The type of smell that the ad emulates is just as important as the strength of the smell in question. Smells that are classified as “Really bad smells” may call for a stun/shock save, with the AF of the Smell Strength used as a negative modifier. Failure indicates that the user is overcome by the “smell” and cannot act for 1d6 rounds.
Note: These ads are normally used in conjunction with Taste Suggestion Ads, and are popular amongst fast food and restaurant chains, as well as perfume and shampoo manufacturers.
Taste Suggestion Ads:
Taste Strength –
Slight taste, -0 to taste-based awareness checks when in effect: AF 1
Mild taste, -1 to taste-based awareness checks when in effect: AF 2
Strong taste, -2 to taste-based awareness checks when in effect: AF 3
Overpowering taste, -4 to taste-based awareness check when in effect: AF 4
The strength of the artificial taste that the chip emulates can have a detrimental effect on a character’s natural tasting abilities if the taste is too strong.
Taste Type –
Tastes good, like candy, breath mints, soda pop, or a type of food: AF 1
Tastes bad or bitter, like many forms of alcoholic drink, cigarettes, etc.: AF 2
Tastes really bad, like ear wax, ground up medicine, or castor oil: AF 3
The type of taste that the ad emulates is just as important as the strength of the taste in question. Tastes that are classified as “Tastes really bad” may call for a stun/shock save, with the AF of the Taste Strength used as a negative modifier. Failure indicates that the user is overcome by the “taste,” cannot act for 1d6 rounds, and may throw up at the GM’s call.
Quiet, about as loud as normal conversation: AF 1
Medium, -1 to audio-based awareness checks when in effect: AF 2
Loud, -2 to audio-based awareness checks when in effect: AF 3
Deafening, -4 to audio-based awareness checks when in effect: AF 4
The volume of sounds in a chip-based advertisement can have a detrimental effect on a character’s natural hearing ability.
Requires at least one cyberoptic to function: AF 1
Direct optic nerve stimulation, no optics needed: AF 2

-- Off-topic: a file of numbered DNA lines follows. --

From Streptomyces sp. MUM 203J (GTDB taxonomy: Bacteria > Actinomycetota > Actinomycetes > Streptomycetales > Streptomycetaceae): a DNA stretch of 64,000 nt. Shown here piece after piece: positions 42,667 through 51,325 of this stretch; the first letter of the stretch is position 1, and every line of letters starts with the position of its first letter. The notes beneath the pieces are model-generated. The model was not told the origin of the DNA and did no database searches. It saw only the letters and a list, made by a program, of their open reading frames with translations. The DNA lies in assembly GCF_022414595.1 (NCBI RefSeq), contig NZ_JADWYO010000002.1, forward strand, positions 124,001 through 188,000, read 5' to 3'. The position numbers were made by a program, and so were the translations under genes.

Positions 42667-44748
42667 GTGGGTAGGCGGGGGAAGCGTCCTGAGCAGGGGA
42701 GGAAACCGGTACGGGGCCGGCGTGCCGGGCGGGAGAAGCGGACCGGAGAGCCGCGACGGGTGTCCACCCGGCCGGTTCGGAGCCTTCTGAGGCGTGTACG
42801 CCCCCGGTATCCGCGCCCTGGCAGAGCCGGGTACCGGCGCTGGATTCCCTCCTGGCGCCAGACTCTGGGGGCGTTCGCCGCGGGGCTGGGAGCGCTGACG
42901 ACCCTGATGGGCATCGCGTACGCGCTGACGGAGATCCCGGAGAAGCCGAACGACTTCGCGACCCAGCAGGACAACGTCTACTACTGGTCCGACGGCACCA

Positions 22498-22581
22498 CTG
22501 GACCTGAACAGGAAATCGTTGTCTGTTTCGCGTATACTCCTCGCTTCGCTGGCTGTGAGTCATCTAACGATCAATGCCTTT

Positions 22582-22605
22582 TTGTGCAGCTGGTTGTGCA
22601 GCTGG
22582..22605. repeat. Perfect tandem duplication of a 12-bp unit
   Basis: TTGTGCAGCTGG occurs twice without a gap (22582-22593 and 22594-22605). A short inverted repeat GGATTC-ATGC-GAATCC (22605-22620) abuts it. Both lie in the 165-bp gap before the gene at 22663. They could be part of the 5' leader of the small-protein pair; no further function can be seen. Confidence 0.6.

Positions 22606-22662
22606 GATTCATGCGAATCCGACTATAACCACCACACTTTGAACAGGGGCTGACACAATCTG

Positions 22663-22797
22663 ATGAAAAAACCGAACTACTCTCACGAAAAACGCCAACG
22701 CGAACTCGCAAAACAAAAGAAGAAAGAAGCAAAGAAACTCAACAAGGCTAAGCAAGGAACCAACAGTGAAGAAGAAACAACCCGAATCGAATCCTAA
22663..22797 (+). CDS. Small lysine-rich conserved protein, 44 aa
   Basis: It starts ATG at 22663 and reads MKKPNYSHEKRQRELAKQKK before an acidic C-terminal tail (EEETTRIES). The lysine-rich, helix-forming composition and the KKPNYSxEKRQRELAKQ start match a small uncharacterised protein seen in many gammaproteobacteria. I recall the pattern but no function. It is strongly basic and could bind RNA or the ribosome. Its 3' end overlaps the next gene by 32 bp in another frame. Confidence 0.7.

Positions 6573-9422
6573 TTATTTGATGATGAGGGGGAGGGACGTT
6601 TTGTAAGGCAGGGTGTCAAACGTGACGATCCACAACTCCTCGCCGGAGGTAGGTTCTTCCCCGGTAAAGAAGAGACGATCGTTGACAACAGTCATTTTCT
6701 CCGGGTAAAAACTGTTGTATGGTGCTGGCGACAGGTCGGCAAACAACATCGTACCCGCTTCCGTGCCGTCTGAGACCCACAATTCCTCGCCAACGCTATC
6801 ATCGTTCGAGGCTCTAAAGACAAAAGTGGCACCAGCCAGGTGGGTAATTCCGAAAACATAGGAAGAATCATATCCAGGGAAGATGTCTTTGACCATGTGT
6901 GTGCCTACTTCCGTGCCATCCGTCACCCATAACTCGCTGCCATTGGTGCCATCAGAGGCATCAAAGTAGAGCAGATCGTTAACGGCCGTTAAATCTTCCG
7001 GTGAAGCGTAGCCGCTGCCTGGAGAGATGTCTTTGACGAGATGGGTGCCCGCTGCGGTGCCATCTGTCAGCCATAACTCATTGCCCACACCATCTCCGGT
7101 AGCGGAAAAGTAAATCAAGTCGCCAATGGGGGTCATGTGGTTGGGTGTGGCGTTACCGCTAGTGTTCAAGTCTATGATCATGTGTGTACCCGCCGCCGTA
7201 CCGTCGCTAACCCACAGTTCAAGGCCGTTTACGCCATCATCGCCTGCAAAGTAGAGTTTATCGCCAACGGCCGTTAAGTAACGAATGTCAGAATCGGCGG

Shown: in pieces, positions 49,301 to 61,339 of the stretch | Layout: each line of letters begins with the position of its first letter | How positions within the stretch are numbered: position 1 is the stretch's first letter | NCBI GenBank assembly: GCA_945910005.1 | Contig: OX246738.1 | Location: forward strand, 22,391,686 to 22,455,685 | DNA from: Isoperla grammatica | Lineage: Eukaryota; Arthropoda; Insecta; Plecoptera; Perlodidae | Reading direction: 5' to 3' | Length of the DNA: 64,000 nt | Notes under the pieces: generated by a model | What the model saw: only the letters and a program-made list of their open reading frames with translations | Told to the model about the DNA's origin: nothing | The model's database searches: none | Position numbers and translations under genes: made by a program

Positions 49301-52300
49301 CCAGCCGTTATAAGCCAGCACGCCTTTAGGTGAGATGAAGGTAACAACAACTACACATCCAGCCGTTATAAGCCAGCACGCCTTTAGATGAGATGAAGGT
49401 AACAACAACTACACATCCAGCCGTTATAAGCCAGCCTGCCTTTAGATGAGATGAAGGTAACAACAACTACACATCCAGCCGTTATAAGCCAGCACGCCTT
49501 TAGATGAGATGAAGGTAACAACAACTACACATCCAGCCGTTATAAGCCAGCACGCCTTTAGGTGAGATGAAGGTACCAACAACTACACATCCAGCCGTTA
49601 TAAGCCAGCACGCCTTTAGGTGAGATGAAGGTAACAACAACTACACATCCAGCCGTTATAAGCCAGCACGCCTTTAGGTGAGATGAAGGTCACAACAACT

Interface affects one eye: AF 1
Interface affects both eyes: AF 3
Some of the older Optical Commercials require one or two cybereyes in order to function, while most of the newer ones directly stimulate the optic nerves.
Visual Stimulation –
Images are superimposed over normal sight, are ghost-like/ethereal in nature, -1 to awareness: AF 2
Images are superimposed over normal sight, but appear real and solid, -2 to awareness: AF 3
Images replace sight completely, and the user is effectively blind for the duration: AF 4
Depending on the sophistication of the advertisement it may add visuals to the user’s normal view or replace it entirely. Images that replace sight completely cause all visual awareness checks to fail automatically.
Vocal Content –
Benign, ie, “I’m going to Disneyland!”: AF 1
Disturbing, ie, “The IMI chain knife makes me want to get bloody!”: AF 2
RisquÃ?Â©, ie, “Go on, put it in…ALL the way in.”: AF 3
Offensive; you boys and girls can use your filthy imaginations: AF 4
The content of the message is pretty important, considering it might offend people around the user, or make the user look really silly. While content which is listed as “Offensive” might contain bad language, it might also contain racist or dogmatic phrases which might cause ill-will to the user. Beware any chip sponsored by the Aryan Defense League.
Whispered tones, will only be heard by those within a meter or so of the character: AF 1
Conversational tones, will be heard by anyone in the same room: AF 2
Loud tones, will carry across a large room and will be heard over other people’s voices: AF 3
Shouted tones, will be heard all the way down the block, or at least across a busy street: AF 4
Aside from the message’s content, how loud you say it can make a difference in some situations. A solo, hiding from a corpcop, doesn’t want to shout out, “Glocks kick ASS!!” thereby giving himself away.
Subtle, faint outline around product or brightened colors, +1 to awareness to spot product: AF 1
Obvious, product is brightly lit, flashes in field of vision, +2 awareness to spot product: AF 2
Distracting, as “Obvious,” but neon arrows and signs point out product, +4 to spot product, but -2 to all other actions due to distracting visuals: AF 3
The prominence of the product that is being advertised helps the user spot it, but can detract from other rolls (included to-hit and visual awareness rolls) if it is overdone.
Sample Chip Ad
Chip Type & Level: Wardrobe & Style +2
Base Chip Cost: 200 euro
Ad Duration: Medium AF 3
Frequency: Once AF 1
Audio Commercial Volume: Medium AF 2
Involuntary Vocalization Content: Benign AF 1
Involuntary Vocalization Volume: Loud Tones AF 3
Total AF AF 10
Total Discount for Ad: 100 euro
Total Chip Cost: 100 euro
Ad Description: This chip is sponsored by Calvin Klein of Tokyo. When chipping in, the user hears the soft music of the Calvin Klein theme and is forced to sing along with the Japanese vocals.